Originally Posted by samamorgan
Not all spectrums are created equal!
Analyzing photosynthetically active radiation (PUR)
One of the reasons LEDs can be so much more efficient than T5, compact flourescent, and even metal halide is spectrum output. The chlorophyll pigment is green in color, which means that it reflects the green spectrum of light to our eyes so we see it as green. This means that it absorbs all other spectrums of visible light. Check out this graph:
As you can see, plants absorb visible light very well between ~400-500nm and ~650-700nm. The absorbtion rate drops off significantly in the green and yellow spectrums.
LEDs put out very specific spectrums of light, which are defined by the manufacturer. LED manufacturers can fine tune emmiters to put out exactly the spectrum specified by the client. Since PAR meters measure light between 400-700nm, an LED array putting out less par than a broad spectrum flourescent fixture may actually be putting out more photosynthetically usable radiation (PUR).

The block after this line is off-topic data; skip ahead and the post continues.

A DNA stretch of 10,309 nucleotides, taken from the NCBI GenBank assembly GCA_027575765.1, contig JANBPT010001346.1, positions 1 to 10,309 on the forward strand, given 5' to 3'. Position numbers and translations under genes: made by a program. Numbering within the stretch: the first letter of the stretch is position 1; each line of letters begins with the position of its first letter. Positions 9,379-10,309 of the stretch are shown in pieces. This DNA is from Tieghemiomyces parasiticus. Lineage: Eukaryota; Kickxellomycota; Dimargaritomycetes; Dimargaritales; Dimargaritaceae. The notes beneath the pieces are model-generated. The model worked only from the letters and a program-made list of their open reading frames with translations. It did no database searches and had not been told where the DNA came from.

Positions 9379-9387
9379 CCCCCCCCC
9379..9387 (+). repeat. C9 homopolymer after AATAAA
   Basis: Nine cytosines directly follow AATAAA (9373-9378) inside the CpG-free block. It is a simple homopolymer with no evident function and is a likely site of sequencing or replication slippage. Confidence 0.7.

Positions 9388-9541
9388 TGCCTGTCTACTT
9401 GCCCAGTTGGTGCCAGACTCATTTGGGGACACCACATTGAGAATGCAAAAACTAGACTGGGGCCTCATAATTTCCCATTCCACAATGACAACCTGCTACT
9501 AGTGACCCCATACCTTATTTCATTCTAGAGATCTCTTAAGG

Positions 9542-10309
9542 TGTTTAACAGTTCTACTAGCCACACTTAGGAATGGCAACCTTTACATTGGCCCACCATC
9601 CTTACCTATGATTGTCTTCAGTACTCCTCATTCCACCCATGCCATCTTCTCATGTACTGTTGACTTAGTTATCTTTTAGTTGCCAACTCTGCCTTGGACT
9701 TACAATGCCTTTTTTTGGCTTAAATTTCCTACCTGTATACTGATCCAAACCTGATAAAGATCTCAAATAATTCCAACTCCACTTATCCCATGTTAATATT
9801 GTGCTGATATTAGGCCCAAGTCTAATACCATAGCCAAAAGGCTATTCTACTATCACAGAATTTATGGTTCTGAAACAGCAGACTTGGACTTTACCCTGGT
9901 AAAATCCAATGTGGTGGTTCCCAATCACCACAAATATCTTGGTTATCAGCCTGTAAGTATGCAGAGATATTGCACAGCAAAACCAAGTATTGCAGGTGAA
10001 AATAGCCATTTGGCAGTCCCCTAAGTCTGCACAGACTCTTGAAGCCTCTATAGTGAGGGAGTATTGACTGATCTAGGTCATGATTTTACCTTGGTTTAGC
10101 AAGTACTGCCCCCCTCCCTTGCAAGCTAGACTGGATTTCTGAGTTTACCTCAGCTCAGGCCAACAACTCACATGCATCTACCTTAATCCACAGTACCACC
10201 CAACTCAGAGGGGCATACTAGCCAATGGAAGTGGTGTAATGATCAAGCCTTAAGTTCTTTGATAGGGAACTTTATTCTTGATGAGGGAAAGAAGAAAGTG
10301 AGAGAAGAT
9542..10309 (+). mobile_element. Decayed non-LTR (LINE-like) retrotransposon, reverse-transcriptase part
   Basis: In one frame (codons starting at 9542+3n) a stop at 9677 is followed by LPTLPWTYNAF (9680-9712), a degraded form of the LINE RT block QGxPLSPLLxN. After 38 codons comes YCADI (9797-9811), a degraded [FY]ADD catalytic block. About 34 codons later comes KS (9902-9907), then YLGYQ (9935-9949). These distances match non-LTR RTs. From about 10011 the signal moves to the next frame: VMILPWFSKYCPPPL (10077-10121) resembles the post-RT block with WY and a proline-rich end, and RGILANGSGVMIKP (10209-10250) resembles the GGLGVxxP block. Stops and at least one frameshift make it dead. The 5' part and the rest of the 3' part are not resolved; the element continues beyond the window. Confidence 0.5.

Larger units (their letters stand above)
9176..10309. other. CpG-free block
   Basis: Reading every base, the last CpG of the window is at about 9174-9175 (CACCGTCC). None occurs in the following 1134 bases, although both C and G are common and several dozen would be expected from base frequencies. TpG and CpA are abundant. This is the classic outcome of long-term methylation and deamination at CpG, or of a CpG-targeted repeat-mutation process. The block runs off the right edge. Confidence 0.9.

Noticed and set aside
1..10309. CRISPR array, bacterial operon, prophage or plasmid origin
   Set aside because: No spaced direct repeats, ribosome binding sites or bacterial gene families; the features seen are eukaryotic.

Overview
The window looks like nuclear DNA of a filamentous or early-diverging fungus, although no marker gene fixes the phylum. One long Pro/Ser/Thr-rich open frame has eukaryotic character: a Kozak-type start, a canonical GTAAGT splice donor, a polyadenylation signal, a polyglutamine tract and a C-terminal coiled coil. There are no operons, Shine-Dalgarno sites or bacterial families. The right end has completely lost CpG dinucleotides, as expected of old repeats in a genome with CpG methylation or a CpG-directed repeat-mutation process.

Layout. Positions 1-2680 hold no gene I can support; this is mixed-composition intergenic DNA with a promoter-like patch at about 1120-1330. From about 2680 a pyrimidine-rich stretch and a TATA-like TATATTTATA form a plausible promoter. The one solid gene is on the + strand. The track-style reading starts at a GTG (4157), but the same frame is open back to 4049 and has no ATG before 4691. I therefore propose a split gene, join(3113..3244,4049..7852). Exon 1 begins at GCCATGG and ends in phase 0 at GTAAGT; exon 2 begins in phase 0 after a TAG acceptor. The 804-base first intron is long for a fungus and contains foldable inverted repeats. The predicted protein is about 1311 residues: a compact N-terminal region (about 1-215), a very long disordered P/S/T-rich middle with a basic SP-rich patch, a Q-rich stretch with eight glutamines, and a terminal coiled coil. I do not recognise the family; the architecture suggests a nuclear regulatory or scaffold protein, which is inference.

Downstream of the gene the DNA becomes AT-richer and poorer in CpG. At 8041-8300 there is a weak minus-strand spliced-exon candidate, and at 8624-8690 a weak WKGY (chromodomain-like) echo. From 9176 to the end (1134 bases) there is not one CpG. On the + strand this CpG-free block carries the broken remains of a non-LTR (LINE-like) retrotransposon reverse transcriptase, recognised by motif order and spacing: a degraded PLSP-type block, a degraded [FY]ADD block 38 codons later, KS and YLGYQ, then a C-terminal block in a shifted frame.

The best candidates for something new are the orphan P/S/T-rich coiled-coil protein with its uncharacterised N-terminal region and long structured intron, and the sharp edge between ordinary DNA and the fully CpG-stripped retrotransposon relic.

Why is this concept important?
Say two LED emmiters read around 100 PAR on a meter. The first LED spikes highest in the 550nm range. The second LED spikes highest in the 450nm range. So while both emmiters have the same PAR value, emmiter two would actually grow plants very well because it is in a range that can be absorbed by the plant, while emmiter one would probably keep plants limping along, if they could even survive.
Would it be possible to roughly estimate this by using green and yellow filters? If you were to get some photographic filters that block the green and yellow light that aren't all that useful, you might get a better idea of the PUR values of these LEDs.